I would imagine that for most people “home” is a relatively static concept. It is a structure where you live – it is where you sleep, make meals, feel comfortable, and keep your stuff. By that definition, it is a simple concept for us too; Halcyon is our home. For the last ten years, we have lived aboard this 40’ boat.
But home is also usually surrounded by familiarity; neighbors to borrow eggs, habitual driving routes on the same streets, friends that live nearby. That is where it gets more complicated for us. Halcyon is constantly in new and unfamiliar places, and rarely there long enough for them to feel familiar. By that description, we would call Seattle home (Ballard, more specifically). We know the streets and shops and restaurants, the marina is full of friends and neighbors, and we still know where everything is in the local grocery store.
And then there is the idea that home is where you grew up, where your roots are and, perhaps, where your family is. In that case, Virginia is also home. I grew up in Richmond and my parents and sister still live there now (along with my brother-in-law, 2 nephews, both grandmothers, and a sizeable number of aunts, uncles, and cousins). Near Roanoke, John’s mother lives on the farm on which she grew up, and then where she raised John and his sister. We call all of these places home, which can get quite confusing as we make our travel plans.
A year ago, when Coronavirus knocked us all off our feet, we were in Seattle. What was initially a 4-5 month working trip started to stretch interminably. We don’t sit still very well and felt stagnant in our rented apartment, despite the beautiful view over Lake Washington. So, we bought an old ambulance, fixed her up with the help of our friends and their well-appointed wood shop, and ambled across the country so we could see our family in Virginia.
It was such a memorable trip that it further expanded our definition of home to include our cozy little ambulance, Cannonball, an intrepid adventure mobile willing to wander up mountains and through streams and across the plains. We slept well in a bed more comfortable than any we’ve had (with the peace of mind that we could not drag anchor in the night, no matter how windy it was!), we made our meals on a little stove top, and stored our stuff in its built-in cabinets.
Finally, in January, eight months later than we had anticipated, we got to come home, to Halcyon, waiting patiently for us in a boat yard in the Marquesas, French Polynesia. She didn’t look (or smell) like home at first, but after a few weeks of scrubbing and repairing and more scrubbing, it was clear we were truly home.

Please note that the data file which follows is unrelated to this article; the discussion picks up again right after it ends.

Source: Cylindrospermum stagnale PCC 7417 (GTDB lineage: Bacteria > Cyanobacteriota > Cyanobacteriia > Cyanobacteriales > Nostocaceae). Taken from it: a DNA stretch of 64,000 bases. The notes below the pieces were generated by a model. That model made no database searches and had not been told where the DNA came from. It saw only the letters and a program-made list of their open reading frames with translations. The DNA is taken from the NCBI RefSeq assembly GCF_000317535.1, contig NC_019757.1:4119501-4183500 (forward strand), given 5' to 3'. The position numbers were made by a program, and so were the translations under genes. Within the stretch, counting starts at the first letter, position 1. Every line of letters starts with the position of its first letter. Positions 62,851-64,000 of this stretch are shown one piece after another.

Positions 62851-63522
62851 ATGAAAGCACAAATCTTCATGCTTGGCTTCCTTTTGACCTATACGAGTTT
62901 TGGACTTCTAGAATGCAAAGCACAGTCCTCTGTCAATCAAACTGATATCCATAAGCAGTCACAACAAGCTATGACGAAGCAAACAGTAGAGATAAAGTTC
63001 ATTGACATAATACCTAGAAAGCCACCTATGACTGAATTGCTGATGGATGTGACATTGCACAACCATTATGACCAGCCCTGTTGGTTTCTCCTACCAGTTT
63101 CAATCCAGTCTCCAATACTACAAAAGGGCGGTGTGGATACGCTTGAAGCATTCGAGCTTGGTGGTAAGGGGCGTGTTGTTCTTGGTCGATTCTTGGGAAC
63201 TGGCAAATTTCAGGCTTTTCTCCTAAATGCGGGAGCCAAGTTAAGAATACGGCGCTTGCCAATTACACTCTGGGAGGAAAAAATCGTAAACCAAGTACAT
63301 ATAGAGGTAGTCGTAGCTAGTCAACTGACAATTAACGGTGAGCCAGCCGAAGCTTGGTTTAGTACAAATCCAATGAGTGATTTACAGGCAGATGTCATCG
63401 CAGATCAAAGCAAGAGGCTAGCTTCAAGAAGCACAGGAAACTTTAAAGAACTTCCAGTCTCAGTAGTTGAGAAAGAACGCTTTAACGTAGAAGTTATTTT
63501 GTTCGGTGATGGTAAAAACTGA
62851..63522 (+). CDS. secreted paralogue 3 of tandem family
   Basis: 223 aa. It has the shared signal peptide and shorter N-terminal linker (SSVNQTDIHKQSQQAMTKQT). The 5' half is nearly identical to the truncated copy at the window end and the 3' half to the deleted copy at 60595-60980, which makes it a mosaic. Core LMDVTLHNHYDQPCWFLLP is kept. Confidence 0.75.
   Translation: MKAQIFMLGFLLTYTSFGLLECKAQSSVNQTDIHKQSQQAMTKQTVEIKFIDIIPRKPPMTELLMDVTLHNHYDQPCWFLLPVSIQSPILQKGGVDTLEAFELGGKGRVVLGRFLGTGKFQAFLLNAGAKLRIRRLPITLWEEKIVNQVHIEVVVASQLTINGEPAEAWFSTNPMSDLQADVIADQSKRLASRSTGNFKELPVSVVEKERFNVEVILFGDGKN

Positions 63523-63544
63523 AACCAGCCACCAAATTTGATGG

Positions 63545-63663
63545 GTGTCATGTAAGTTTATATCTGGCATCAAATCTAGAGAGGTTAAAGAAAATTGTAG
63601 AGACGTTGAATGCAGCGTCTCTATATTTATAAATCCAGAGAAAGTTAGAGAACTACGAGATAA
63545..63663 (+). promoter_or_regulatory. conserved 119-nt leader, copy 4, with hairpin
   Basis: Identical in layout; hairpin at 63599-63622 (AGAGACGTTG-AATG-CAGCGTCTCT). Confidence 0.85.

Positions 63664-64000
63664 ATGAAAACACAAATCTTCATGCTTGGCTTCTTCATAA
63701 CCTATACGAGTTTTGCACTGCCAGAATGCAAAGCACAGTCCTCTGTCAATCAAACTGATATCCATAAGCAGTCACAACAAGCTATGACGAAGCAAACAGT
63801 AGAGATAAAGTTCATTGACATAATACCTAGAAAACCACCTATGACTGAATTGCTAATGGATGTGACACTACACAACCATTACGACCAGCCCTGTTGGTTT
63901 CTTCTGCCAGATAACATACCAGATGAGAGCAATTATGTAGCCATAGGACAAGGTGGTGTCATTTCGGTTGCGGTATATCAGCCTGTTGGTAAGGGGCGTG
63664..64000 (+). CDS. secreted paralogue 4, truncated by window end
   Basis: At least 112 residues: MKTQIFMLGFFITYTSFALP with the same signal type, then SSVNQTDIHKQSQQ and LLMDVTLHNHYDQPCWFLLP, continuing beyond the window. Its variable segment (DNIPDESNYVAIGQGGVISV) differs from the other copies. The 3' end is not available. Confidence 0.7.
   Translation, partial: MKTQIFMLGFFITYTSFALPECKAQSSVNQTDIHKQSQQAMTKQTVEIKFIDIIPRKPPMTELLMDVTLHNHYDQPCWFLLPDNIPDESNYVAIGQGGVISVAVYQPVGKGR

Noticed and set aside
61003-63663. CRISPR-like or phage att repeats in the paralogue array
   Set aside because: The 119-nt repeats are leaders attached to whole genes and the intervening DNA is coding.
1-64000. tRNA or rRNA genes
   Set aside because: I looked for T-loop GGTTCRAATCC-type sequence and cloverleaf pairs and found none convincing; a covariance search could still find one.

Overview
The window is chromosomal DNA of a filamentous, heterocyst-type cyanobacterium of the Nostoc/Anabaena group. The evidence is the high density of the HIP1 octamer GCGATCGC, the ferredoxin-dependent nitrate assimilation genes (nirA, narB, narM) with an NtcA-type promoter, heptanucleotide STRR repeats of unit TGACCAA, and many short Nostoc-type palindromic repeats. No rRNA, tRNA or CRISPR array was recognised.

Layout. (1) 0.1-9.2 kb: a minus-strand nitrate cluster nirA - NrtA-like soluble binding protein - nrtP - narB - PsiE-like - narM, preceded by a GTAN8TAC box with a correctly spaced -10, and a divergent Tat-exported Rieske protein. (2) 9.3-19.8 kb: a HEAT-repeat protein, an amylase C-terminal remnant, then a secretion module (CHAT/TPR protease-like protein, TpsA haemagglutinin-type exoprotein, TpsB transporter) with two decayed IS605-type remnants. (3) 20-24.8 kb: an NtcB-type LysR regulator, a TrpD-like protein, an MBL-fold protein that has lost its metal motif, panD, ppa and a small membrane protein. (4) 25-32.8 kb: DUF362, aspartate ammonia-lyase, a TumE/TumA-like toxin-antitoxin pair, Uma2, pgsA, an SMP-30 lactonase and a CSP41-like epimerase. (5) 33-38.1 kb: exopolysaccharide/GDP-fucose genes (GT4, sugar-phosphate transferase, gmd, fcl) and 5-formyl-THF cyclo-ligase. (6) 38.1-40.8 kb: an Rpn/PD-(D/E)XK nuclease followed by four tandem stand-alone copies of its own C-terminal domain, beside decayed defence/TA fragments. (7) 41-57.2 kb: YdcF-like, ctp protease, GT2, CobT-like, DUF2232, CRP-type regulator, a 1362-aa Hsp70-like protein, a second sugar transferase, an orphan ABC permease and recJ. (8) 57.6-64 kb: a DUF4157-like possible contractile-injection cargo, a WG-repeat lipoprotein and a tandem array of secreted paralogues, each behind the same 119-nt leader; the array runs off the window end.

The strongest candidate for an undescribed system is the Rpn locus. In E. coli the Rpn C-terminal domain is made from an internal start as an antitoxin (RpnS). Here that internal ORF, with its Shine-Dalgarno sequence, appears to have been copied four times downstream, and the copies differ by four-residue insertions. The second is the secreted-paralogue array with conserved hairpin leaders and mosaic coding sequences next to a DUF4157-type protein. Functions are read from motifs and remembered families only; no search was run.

We spent a few weeks in the Marquesas shaking off the cobwebs (metaphorically and literally) and then sailed a light easy passage south to the Tuamotus. For the last few weeks, we have been in Tahanea next to our close cruising friends, Josh and Rachel on Agape. We first met Agape at least four years ago and have been cruising more or less together ever since (except for our extended sabbatical in the states last year). With them anchored next to us, it feels even more like home. We show up at each other’s boats unannounced, borrow tools, swap recipes, and share meals.
It has been perfect cruising. The four of us spend hours every day in the water exploring the reef systems and passes, spearfishing for dinner, or just lazily floating in the shallows through the heat of the afternoon. This year, every day we get to be here – in our home in some of the most beautiful islands in the world with such good friends – feels even sweeter because this time there is an end date.
In a few months, we are going to once again expand our experience of home. An opportunity has appeared, and you know we don’t say “no” to new opportunities. A few months ago, I was offered a job that I did not want to pass up, despite decidedly not looking for one. The job is as the Director of Operations at the fast-growing outdoor products company, Ignik Outdoors, founded by our good friend Graeme (you may know him as the captain on our DogBark! arctic adventures).
After deliberating on how it would wholly and completely shake up our life, I took the job last October with the caveat that I felt like I still needed time in French Polynesia on Halcyon this year. Graeme did not hesitate to agree, and I will always be grateful for that. As a cruiser himself, he understands our lifestyle and priorities better than most. And so, our “plans” have shifted again. Soon, home will be on or near Bainbridge Island (across the Puget Sound from Seattle). It will likely be on a boat, though we don’t know which one yet.
In the meantime, we are living in the moment, soaking up every aspect of this sweet (and salty) life when our days consist of snorkeling for hours at a time around healthy reef in crystal clear water, making food from scratch, living slowly and spontaneously, and watching the sun set every single night. It’s good to be home.